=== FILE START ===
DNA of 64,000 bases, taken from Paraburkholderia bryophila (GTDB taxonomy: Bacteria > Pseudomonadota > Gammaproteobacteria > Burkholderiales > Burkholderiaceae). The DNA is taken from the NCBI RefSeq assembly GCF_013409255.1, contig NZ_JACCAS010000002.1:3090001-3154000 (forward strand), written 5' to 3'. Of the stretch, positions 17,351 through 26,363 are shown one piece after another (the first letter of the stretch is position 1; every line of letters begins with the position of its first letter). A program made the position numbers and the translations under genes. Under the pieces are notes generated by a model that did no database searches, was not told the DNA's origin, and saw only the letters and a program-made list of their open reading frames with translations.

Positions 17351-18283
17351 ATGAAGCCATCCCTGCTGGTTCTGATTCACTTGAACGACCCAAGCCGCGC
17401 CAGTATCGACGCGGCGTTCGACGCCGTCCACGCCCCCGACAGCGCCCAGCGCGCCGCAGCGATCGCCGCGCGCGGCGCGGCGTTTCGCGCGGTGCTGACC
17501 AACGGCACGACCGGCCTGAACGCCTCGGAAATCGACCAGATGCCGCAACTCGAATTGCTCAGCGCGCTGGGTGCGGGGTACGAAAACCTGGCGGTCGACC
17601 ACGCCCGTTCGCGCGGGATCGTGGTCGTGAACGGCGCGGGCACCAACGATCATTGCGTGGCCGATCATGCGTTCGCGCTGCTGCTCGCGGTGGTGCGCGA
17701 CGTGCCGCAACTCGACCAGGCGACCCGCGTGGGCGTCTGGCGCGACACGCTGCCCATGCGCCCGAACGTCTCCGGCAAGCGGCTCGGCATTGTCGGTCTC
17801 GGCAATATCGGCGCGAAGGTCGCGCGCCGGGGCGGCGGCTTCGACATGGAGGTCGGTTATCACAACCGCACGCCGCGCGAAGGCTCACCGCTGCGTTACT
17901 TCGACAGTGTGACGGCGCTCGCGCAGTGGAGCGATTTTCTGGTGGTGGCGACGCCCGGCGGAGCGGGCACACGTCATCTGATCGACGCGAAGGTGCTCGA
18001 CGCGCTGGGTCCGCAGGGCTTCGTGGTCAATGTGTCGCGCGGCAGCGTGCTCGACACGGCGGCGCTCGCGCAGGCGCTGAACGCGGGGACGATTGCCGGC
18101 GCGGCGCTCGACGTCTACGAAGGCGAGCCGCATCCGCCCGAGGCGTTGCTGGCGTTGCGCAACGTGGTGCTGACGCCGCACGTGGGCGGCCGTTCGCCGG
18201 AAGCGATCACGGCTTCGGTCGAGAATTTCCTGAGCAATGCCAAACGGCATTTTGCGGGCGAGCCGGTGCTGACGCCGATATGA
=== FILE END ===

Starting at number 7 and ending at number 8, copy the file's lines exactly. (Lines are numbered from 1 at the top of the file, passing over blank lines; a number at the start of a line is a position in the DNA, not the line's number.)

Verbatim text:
17701 CGTGCCGCAACTCGACCAGGCGACCCGCGTGGGCGTCTGGCGCGACACGCTGCCCATGCGCCCGAACGTCTCCGGCAAGCGGCTCGGCATTGTCGGTCTC
17801 GGCAATATCGGCGCGAAGGTCGCGCGCCGGGGCGGCGGCTTCGACATGGAGGTCGGTTATCACAACCGCACGCCGCGCGAAGGCTCACCGCTGCGTTACT